By Jack Stubbs
The City of Berkeley, like many Bay Area towns, is doing all it can to keep up with rapid population growth. Over the last several months, a number of proposals for multifamily projects have been filed with the city, reflecting an increased focus on meeting this escalating demand.
On April 29th, Berkeley-based developer NX Ventures filed a pre-application for the construction of a 16-story, mixed-use building – located at 2420 Shattuck Ave. – with 146 dwelling units, ground level lobbies and commercial space. Trachtenberg Architects is also on the team for the project, the application for which is currently under review by the City.
The proposed development is located at Shattuck Avenue between Channing Way and Haste Street, and is just several blocks from the city’s downtown core including prominent landmarks like the Downtown Berkeley BART station, Berkeley Art Museum and Pacific Film Archive, and downtown Berkeley YMCA. The site is also just four blocks from the University of California Berkeley campus.
Notably, the design team will look to leverage the State of California Density Bonus Program, according to the pre-application, which will allow the project team to build 50 percent more units than zoning typically allows, provided that a certain number of affordable units are included in the plans. The original height limit for residential limits imposed by the city was 75 feet.
The State Density Bonus Program, launched in 2021 and meant to encourage the development of affordable and senior housing, stipulated that residential projects in California with on-site affordable housing could receive a density bonus of up to 50 percent. Previously, the maximum bonus was 35 percent.
NX Ventures’ project on Shattuck Avenue is not the only multifamily project the company has in the pipeline. In late January, the company – also in partnership with Trachtenberg Architects – filed a pre-application for a 210-unit multifamily development located at 1598 University Avenue, roughly one mile northwest of the project on Shattuck Avenue. The project will also look to take advantage of the California State Density Bonus Program.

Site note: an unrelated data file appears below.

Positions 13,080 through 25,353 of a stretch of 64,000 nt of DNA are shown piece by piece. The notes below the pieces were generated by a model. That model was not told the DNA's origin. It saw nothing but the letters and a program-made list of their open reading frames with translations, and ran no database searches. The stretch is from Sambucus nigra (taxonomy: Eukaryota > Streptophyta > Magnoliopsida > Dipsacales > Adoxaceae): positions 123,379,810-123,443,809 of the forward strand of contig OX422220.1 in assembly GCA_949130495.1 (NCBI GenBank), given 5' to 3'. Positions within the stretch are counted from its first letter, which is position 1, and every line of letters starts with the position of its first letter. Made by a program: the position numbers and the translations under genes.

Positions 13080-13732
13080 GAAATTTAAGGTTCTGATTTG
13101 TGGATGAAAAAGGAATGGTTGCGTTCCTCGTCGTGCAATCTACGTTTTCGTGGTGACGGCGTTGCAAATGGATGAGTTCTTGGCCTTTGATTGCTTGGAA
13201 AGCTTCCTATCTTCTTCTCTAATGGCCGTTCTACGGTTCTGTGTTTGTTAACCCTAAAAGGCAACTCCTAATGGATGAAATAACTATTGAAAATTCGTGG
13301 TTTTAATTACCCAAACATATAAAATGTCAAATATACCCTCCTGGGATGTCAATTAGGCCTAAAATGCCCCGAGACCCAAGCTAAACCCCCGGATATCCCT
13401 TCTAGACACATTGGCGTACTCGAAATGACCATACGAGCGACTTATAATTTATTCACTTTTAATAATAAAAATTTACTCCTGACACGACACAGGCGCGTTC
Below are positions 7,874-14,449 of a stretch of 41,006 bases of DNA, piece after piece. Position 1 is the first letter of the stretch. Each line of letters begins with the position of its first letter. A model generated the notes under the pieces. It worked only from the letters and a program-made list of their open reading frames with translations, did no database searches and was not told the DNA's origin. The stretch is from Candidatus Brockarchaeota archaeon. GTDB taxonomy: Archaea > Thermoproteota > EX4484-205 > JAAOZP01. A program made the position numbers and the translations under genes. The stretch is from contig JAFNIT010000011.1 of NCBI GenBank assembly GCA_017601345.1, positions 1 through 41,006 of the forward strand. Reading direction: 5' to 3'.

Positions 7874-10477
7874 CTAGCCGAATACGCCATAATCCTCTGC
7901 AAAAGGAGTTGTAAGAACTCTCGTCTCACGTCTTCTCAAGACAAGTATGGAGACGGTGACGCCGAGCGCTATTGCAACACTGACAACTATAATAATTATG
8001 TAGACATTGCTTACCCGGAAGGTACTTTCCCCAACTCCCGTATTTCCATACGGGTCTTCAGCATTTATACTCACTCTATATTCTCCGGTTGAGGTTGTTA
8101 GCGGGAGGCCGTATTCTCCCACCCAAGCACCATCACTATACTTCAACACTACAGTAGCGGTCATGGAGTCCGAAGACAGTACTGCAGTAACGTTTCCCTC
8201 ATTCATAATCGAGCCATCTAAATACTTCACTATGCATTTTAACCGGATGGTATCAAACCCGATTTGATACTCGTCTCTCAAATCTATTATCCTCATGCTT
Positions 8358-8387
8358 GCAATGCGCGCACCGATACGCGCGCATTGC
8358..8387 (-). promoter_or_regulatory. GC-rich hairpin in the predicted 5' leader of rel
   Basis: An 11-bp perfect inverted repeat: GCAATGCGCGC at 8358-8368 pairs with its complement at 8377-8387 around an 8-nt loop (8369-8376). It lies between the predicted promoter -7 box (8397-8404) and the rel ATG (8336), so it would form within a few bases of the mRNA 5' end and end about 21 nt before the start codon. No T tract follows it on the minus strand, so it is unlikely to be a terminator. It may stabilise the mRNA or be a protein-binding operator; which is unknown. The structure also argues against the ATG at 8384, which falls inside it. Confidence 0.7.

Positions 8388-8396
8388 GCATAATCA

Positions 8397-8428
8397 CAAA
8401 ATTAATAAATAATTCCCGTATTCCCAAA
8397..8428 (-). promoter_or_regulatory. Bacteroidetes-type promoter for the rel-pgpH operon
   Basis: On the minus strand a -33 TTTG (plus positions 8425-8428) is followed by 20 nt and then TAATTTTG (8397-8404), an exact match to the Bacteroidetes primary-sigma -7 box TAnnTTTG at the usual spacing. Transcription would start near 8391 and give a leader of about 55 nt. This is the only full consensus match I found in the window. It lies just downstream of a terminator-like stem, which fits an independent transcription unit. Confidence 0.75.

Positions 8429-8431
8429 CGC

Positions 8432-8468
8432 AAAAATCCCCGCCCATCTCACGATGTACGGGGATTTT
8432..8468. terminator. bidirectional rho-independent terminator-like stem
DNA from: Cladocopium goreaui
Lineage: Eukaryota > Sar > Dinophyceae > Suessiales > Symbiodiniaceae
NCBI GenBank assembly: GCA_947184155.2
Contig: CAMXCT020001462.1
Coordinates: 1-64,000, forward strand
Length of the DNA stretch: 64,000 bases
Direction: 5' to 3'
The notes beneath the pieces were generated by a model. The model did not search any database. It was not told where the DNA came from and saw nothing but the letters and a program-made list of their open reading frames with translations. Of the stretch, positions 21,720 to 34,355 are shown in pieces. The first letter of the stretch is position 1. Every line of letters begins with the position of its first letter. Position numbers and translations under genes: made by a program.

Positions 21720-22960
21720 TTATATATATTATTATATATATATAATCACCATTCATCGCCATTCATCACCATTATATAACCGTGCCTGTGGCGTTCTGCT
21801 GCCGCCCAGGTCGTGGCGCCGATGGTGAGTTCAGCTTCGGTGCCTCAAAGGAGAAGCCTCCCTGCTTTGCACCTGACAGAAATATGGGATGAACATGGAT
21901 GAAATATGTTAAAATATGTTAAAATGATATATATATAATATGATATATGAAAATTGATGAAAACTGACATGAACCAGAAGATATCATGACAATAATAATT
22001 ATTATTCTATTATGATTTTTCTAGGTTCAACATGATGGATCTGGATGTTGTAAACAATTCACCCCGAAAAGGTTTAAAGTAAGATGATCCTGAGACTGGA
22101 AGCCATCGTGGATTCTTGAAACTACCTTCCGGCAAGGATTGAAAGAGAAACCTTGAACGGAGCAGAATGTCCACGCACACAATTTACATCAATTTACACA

Project plans indicate that 21 apartments will be reserved for very-low income residents. Plans also show that 4,780 square feet of ground-level retail and a 34-car garage will be included. Residents will also have access to a fitness center, clubroom and a 5,000 square-foot garden. NX Ventures originally purchased the property for about $5 million in September of 2021.
NX Ventures’ latest proposal comes at a time when rapid population growth continues to afflict the city of Berkeley, which sits in close proximity to both downtown San Francisco and the prominent UC Berkeley campus. In recent years, critics of UC have claimed that the university’s development issues have forced tens of thousands of students into surrounding neighborhoods, creating a chaotic housing crunch.
Despite the broader issues, some relief might be in sight in the coming years. In March, PGIM filed plans to build a 326-unit project – also designed by Trachtenberg Architects – at 2190 Shattuck, where the company had been previously approved to construct 274 units. At 2150 Kittredge, plans are moving ahead to construct a seven-story, 169-unit residential apartment building, which is a collaboration between East Beach Capital, Pinnacle Partners and Kava Massih Architects. Another 10-story project by NX Ventures, at 2920 Shattuck, is also in the works.
If approved, the projects would add much-needed housing to Berkeley. The supply constrained-community has grown exponentially in recent years but has simultaneously faced a dearth of new projects, driving up rental rates. Cities across the Bay Area are experiencing a similar story. Vacancy and unemployment are trending downward, causing rental rates to rise further, according to a fourth quarter multifamily market report by Kidder Mathews. Asking rents have increased 6.19 percent year-over-year, from $2,247 in 2020 to $2,386 in 2021. More than 29,000 units were absorbed in 2021, a trend that will continue as job growth persists.